Back in 2017, I shared a detailed post about the configuration of my Linux laptops on my blog (you can find it here). Since then, not only has my tech setup evolved, but my understanding and awareness of security and privacy issues have significantly deepened. This journey has led me to adopt new tools and practices to enhance my digital security and protect my privacy. In this updated post, I will walk you through my current hardware, the operating systems I use, the applications that are essential to my workflow, and the strategies I employ to maintain a robust level of privacy and security.



I currently use three laptops, each serving different purposes but unified by a common software environment:

  1. Medion E4251: This budget-friendly device is my go-to for everyday tasks and experimentation.
  2. Samsung Chromebook 4: Originally a simple Chromebook, I’ve replaced its firmware with Coreboot to increase its flexibility and performance.
  3. MacBook Air 2015: Despite its age, this MacBook remains a reliable workhorse, especially with the right software tweaks.

Operating System and Configuration

All my laptops run Debian 12 with the i3 window manager. i3’s lightweight and highly customizable nature makes it perfect for my needs. To keep my configurations consistent across all devices, I use a private GitHub repository for synchronization.

Here are some key applications I use on my laptops:

  • Neomutt: An email client for the terminal that supports multiple accounts, PGP/GPG encryption, and threading. It’s highly customizable, making it perfect for handling complex email workflows efficiently.
  • calcurse and calcurse-caldav: I use calcurse, a text-based calendar and scheduling application, along with calcurse-caldav for CalDAV support. This allows me to manage my schedule and appointments directly from the terminal, seamlessly integrating with my workflow and ensuring privacy by avoiding reliance on cloud-based calendar services.
  • pass: A password manager that uses GPG for encryption. It stores passwords as individual files, making it easy to integrate with version control systems and synchronize across devices.
  • Syncthing: A continuous file synchronization program that keeps files synchronized between my devices in real-time. It’s secure, decentralized, and open-source, ensuring my data stays private.
  • cmus: A small, fast, and powerful console music player. It supports a wide range of audio formats and provides a customizable and efficient interface for managing music.
  • yewtube: A terminal-based YouTube client that allows me to search for and watch videos directly from the command line, avoiding the clutter and distractions of the web interface.
  • nchat: A simple, terminal-based chat client supporting multiple protocols. It helps me stay connected without the need for graphical applications.
  • newsboat: A fast and flexible RSS feed reader for the terminal. It allows me to keep up with my favorite websites and blogs efficiently.


My browser of choice is Firefox, configured with a custom setup based on Arkenfox. Arkenfox provides a comprehensive set of privacy and security enhancements that I further tweak to fit my specific needs. I also use uBlock Origin for ad-blocking.

Mobile Devices

Hardware and Operating System

My smartphones are exclusively Android devices running LineageOS. I avoid GoogleApps for privacy reasons and instead use MicroG. This open-source implementation of Google Play Services allows me to have essential functionality without compromising my privacy too much.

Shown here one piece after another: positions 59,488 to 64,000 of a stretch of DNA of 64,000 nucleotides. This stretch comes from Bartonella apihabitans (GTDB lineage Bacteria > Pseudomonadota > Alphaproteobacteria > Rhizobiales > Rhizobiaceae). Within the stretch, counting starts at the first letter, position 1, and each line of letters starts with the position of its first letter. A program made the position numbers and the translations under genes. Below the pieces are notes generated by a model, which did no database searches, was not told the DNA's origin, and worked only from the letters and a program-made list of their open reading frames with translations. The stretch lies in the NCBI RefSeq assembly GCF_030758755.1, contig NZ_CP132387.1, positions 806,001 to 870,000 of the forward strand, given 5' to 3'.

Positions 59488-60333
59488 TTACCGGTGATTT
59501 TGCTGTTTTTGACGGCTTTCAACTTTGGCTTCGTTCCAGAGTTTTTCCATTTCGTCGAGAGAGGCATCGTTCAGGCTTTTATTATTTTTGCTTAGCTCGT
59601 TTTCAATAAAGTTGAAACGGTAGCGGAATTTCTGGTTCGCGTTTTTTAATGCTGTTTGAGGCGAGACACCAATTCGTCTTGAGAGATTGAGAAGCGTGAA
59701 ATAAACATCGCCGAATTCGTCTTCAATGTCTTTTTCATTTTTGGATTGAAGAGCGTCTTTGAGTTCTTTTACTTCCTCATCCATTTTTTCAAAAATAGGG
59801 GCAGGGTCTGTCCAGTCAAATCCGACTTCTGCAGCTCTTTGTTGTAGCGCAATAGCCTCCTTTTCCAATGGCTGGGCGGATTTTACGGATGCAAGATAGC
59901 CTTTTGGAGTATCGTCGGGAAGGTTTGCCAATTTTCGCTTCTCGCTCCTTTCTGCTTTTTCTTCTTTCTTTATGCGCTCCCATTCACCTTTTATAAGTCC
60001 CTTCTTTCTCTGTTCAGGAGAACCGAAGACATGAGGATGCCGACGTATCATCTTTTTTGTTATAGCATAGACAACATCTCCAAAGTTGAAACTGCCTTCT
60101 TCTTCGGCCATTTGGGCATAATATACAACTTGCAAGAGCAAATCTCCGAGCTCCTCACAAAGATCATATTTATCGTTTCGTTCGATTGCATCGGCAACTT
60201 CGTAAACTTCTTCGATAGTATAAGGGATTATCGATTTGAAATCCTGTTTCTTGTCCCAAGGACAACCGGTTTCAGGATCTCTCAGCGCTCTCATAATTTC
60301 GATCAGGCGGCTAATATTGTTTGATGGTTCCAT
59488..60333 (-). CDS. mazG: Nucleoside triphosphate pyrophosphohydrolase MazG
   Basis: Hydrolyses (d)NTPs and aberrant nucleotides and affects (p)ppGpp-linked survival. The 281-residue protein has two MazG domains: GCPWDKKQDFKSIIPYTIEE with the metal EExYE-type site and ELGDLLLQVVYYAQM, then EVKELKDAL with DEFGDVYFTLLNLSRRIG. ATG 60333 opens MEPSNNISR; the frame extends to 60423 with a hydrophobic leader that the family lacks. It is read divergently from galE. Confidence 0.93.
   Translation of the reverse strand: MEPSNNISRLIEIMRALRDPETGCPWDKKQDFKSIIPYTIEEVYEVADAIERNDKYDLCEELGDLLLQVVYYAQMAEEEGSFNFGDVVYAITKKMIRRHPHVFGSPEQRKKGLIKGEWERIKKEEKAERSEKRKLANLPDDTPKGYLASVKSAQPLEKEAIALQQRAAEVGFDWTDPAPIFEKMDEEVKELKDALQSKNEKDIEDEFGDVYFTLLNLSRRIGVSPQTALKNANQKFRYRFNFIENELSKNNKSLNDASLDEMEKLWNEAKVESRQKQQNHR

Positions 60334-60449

Despite my ongoing concerns about the privacy implications of push notifications, I have enabled device registration and cloud messaging on MicroG. While I continue to view push notifications as a potential privacy nightmare, I recognize that usability is a critical factor in my daily workflow. By enabling these features in MicroG, I strike a necessary compromise, ensuring that my Android devices remain functional and convenient for everyday use without fully surrendering my commitment to privacy. This approach allows me to receive essential notifications and maintain effective communication while still minimizing my reliance on Google’s proprietary services.


On Android, I prefer open-source applications wherever possible. Here’s a list of some of my most-used apps:

  • F-Droid: An open-source app repository. It’s my primary source for discovering and installing open-source apps.
  • Aurora Store: An alternative to Google Play Store, allowing me to download apps without a Google account.
  • K-9 Mail: A powerful and open-source email client with support for multiple accounts, PGP encryption, and a customizable interface.
  • Davx5: An open-source CalDAV/CardDAV sync app, used to synchronize my calendars and contacts with my self-hosted server.
  • Privacy Browser: A privacy-focused mobile browser that minimizes tracking and enhances security by blocking advertisements and trackers, ensuring a more private browsing experience.
  • AudiobookShelf: A self-hosted audiobook server app that helps me organize and listen to my audiobook collection.
  • Telegram: For messaging, I use Telegram due to its support for encrypted chats, channels, and bots, which add versatility to its functionality.
  • LiChess: A free and open-source chess app that provides access to the platform for playing and learning chess.
  • Mastodon: An open-source social network that offers a decentralized alternative to traditional social media platforms.
  • Syncthing: Used here as well for file synchronization across my mobile devices and laptops.
  • Passwordstore: An Android client for pass, allowing me to access my encrypted passwords on the go.
  • OpenKeyChain: For managing my GPG keys on Android, which integrates seamlessly with K-9 Mail for email encryption.
  • AntennaPod: An open-source podcast manager that lets me subscribe to, download, and play podcasts efficiently.
  • Gadgetbridge: An app for managing various smartwatches and fitness trackers without needing proprietary cloud services.